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April 23, 2020
To the friends and clients of the Harvey Investment Company:
One month ago, we reported to you our thoughts on the nature of the market panic the unfolding COVID-19 epidemic had engendered. We also speculated on what the future likely had in store for investors. At that time, markets were in free fall, and, though there was a notable recovery toward the end of March, the S&P 500 index still declined by 19.60% in the first quarter.
At this writing, the panicky selling that ensued as the scope of the epidemic came clear has subsided. Resignation has set in as America adapts to business lockdowns and social distancing. Even shocking unemployment reports and business indicators have been taken in stride.
The working assumption for most companies and investors is that second quarter business conditions and corporate profits will be horrendous, the worst on record. The thinking is that conditions will gradually improve as the year progresses, with a full recovery next year. It’s anybody’s guess whether this projection will, in fact, occur, but its adoption has given comfort to Wall Street if not to the millions who are out of work wondering what’s in store for them.
With the chaos and uncertainty that currently exists, it seems a good time to review our investment goals for the assets you have entrusted to us. We will also review the program we employ to achieve those goals. Our goals and our program derive from a set of core beliefs that shape the actions we take.
Perhaps our most fundamental belief is that one’s savings and investment portfolio should be a source of comfort, and certainly not of anxiety. We are fortunate to operate a sized business that allows us to spend plenty of time coming to understand clients for the unique individuals they are. We are careful to structure each portfolio in a way that takes into account the client’s income needs, risk tolerance, and any meaningful personal preferences.
Another cornerstone belief is that to achieve distinctly superior returns we must focus on the long-term factors that drive enduring business success. We must avoid being swept up in the guessing game of what the period just ahead may hold. For us, long term means 5 to 7 years. Such a time frame allows good business decisions at a company to take hold and diminishes the effects of short-lived business conditions and investment fads.
Often clients come to us with existing portfolios assembled elsewhere. In these cases, we work around existing tax implications, taking care not to create senseless tax liabilities. Clients also come to us under widely varying market conditions. Hence, portfolios get built differently, reflecting the circumstances existing at that time. In short, ours is not a pure investment vehicle like a mutual fund or hedge fund. It is customized in each individual case.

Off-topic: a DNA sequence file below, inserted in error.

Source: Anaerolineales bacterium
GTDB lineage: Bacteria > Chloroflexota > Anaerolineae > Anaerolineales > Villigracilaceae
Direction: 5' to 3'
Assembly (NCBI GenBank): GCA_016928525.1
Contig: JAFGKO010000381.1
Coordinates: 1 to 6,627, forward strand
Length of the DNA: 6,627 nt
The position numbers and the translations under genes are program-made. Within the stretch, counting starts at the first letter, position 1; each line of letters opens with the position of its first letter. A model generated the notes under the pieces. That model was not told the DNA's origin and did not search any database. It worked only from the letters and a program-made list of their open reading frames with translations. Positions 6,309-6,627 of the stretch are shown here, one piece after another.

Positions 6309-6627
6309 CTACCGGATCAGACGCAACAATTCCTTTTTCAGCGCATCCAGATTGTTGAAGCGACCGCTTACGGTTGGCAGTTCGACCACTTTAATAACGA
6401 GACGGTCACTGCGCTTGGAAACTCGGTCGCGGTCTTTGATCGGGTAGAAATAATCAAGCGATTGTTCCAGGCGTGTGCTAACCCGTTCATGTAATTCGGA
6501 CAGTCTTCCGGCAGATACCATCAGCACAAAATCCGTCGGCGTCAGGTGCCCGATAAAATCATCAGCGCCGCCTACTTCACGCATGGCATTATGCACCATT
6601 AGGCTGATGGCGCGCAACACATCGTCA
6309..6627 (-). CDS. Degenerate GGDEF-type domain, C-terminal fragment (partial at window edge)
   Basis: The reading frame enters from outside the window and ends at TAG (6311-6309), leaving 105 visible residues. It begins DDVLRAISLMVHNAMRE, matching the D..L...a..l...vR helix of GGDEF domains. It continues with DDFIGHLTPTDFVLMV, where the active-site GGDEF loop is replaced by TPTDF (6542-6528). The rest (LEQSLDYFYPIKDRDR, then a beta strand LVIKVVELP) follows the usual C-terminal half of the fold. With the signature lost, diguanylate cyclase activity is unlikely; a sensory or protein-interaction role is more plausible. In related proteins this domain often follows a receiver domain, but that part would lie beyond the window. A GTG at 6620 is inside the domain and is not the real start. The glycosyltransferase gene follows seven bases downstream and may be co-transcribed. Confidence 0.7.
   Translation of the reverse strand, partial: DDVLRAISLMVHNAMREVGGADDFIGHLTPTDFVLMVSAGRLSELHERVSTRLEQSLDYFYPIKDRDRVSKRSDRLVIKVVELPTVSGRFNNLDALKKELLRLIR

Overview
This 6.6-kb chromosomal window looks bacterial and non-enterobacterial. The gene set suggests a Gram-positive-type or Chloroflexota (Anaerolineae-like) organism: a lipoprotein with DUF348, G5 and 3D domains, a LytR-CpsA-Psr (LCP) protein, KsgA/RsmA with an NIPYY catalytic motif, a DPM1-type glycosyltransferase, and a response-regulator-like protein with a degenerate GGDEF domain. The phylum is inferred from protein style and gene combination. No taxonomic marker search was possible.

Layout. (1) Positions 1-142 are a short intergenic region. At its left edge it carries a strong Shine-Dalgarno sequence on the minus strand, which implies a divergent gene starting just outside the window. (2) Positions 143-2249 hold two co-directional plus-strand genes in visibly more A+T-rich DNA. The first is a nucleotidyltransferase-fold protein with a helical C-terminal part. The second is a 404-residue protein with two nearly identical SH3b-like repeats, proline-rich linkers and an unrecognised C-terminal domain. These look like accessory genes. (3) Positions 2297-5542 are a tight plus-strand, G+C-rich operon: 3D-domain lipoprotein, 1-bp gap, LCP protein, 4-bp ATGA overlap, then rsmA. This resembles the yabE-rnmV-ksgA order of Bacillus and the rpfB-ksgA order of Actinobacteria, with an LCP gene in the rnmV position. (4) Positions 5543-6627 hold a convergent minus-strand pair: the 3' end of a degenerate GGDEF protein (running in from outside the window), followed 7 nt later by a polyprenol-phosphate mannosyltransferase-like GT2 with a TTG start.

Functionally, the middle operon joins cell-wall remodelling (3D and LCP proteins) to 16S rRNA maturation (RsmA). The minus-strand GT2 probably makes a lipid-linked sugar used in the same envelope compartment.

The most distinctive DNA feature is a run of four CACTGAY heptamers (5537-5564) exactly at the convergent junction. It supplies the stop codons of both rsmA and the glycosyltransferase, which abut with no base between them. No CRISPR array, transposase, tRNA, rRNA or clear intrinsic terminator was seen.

Our primary goal for the equity portion of our accounts is, at a minimum, to match the performance of the S&P 500 index. We also want to build into the portfolios the chance of an extraordinarily good result without increasing the risk profile inherent in the portfolio.
Our plan to accomplish these goals is reflected in the structure of the part of the portfolio devoted to common stocks. In the initial stages of building the portfolio, we generally devote approximately 65% to large, well-established companies. They will have billions of dollars in revenue, high profit margins, strong finances, and experienced management. Customarily, they will generate revenues reliably in good times and bad. Highly cyclical businesses dealing in commodity products will be avoided. Our hope is that this portion of the portfolio will act as a firm ballast in tumultuous markets and produce annualized returns that are modestly ahead of the market.
We hope to fill the other 35% of the portfolio with medium sized companies, which we define as companies earning less than $500 million in net income. We want these companies to have established track records of profitability that extend back ten years or more. We want stellar finances, market positions that are well defended against competition, and, most importantly, first class management teams. In most cases we will meet face to face with the CEO or CFO of the company.
We incorporate these mid-sized companies in the portfolio hoping that occasionally one will string together a long period of 15%+ earnings growth. Such growth can, in turn, produce a startlingly good investment result. It is our opinion that such exceptional growth is more likely in smaller companies that are at an earlier stage in their development. Profit growth at 15%+ that goes on for a decade or more is rare. When it happens, in our view, certain preconditions almost always are present. By identifying companies possessing these preconditions and including them in your holdings, we hope for a few investment “home runs”.
To say that today’s economic, financial, and investment conditions are out of the ordinary is laughably understating the case. In fifty years, I have never seen circumstances that so defy measured analysis. Even so, we are quite comfortable continuing to manage your assets as just described. Underpinning our strategy is a primary assumption---a first rate manager will adapt to circumstances never contemplated, see the enterprise through the storm, and pick up where he or she left off to build a prosperous future. In the tempest of swirling change, we want to cast our lot with persistent, determined management teams.
In closing, we urge you to call us if these volatile markets have you worried or if you just want to review your portfolio. Perhaps your goals are altered in light of the unwelcome visitation of COVID-19. We want to know. Connecting with you to understand what’s on your mind is the best part of our job.
Sincerely,Samuel C. Harvey